The driving force behind the automotive manufacturing sector — as it is with any car — is movement. It comes as no surprise, then, that healthy car manufacturers are never still. And that means that in the constant race to keep up with demand and changing consumer expectations, new models are often the end result.
Given that new models come from the same factories as their inter-company forebears, innovation and change are sometimes necessary to expand the capabilities of an already busy factory floor. OEMs in the Southern automotive region are rising to meet the challenges.
For instance, Ford Motor Co. (whose long history in Louisville is featured in this issue’s Vintage section), recently announced it would soon start building a re-engineered Expedition at its Kentucky truck plant. Honda recently retooled its line and began knocking out new Odyssey minivans. And Volkswagen AG’s U.S. operations have just brought a new competitor into the crowded, but ever growing SUV sector, being built in the Chattanooga, Tennessee factory.
Volkswagen’s example shows that it takes advance planning to be ready to add a new model, like the most recent addition to its SUV fleet — the midsize seven-seater Atlas, the biggest sport utility it builds in America. The Atlas joined the Passat in the Chattanooga plant.
“From the very start of the project Volkswagen planned to add vehicles to the Chattanooga factory, as this is necessary to achieve efficiencies in production, ” says Scott Neal Wilson, head of communication at Volkswagen Chattanooga. “At the same time, Volkswagen product planners had been planning to add on to our SUV offerings to match the needs of that growing market. The timing was perfect for our plant to get the go-ahead to build the Atlas.”
Production for the Atlas began in late December 2016 and the vehicle went on sale this past spring. And VW Chattanooga was able to absorb the addition. “The plant is currently operating on the same production schedule, ” Wilson says.
Getting ready for the new model meant a growth spurt for the Chattanooga factory, Wilson says. “First we undertook a construction expansion to accommodate the addition of the Atlas. This involved increasing the size of the factory by 26 percent. We added more than 400 robots to the body shop and a new line in the paint shop and extended necessary lines in the assembly shop.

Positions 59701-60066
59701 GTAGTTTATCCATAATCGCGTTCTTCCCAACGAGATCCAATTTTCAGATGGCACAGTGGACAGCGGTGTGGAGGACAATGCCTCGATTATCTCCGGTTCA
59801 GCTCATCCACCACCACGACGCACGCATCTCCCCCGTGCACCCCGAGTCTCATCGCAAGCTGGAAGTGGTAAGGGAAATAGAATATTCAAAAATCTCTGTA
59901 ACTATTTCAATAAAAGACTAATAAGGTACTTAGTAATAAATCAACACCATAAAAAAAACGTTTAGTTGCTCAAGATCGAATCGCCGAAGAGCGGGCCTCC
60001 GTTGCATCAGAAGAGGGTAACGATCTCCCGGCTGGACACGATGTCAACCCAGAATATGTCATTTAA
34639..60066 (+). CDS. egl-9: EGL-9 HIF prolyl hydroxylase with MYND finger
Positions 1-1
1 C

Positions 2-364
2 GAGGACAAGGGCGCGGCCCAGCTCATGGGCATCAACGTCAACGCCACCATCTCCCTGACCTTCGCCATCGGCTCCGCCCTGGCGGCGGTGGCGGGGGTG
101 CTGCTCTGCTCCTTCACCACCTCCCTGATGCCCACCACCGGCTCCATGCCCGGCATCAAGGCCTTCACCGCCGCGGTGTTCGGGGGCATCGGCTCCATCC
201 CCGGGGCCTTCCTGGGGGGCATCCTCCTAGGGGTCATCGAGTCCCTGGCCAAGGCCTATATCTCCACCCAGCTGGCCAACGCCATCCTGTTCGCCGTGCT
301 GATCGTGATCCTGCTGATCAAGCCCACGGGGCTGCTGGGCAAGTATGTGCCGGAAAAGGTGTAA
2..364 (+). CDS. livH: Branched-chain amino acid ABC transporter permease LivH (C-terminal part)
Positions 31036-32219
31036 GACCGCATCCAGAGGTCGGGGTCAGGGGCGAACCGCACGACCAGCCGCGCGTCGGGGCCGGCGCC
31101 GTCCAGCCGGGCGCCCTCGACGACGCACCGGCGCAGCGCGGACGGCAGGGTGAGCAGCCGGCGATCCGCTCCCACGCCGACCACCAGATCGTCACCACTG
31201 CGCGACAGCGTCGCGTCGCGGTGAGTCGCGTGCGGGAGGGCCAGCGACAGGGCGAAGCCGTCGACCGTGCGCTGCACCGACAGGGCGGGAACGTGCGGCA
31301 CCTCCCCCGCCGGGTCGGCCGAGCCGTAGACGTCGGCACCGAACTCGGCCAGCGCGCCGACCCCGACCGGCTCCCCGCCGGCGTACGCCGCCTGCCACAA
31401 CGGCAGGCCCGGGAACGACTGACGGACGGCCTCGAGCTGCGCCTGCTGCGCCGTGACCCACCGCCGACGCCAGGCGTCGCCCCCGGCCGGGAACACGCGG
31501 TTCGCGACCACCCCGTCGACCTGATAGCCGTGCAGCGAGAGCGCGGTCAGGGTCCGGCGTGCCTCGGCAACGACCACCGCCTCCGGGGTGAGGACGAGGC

“Space was also added to accommodate for the increased logistical needs of parts flow for the Atlas. Thus far we have hired nearly 800 additional team members, who will join the team building both the Passat and the Atlas.”
The result: increased output from Chattanooga, and with that, additional cost. “Plant capacity grew from 150, 000 to 250, 000 vehicles annually on an investment of over $900 million, ” Wilson says.
In general terms, no matter which brand you’re talking about, there are some consistent elements involved in developing, building and delivering a new model while still cranking out existing products. And those elements need to be built in from the beginning.
“It all starts with the basic design of the facility and the equipment, ” says Ashley Frye, the president of the Tennessee Automotive Manufacturer’s Association. If the plant’s not ready to expand, it means adding assembly capability or using the same lines to move different vehicles. “It makes it a more expensive proposition, ” Frye says.
“When you’re adding the complexity of another vehicle into the assembly line, your whole supply chain gets more complex — all your inbound material coming in to support” the process, he says.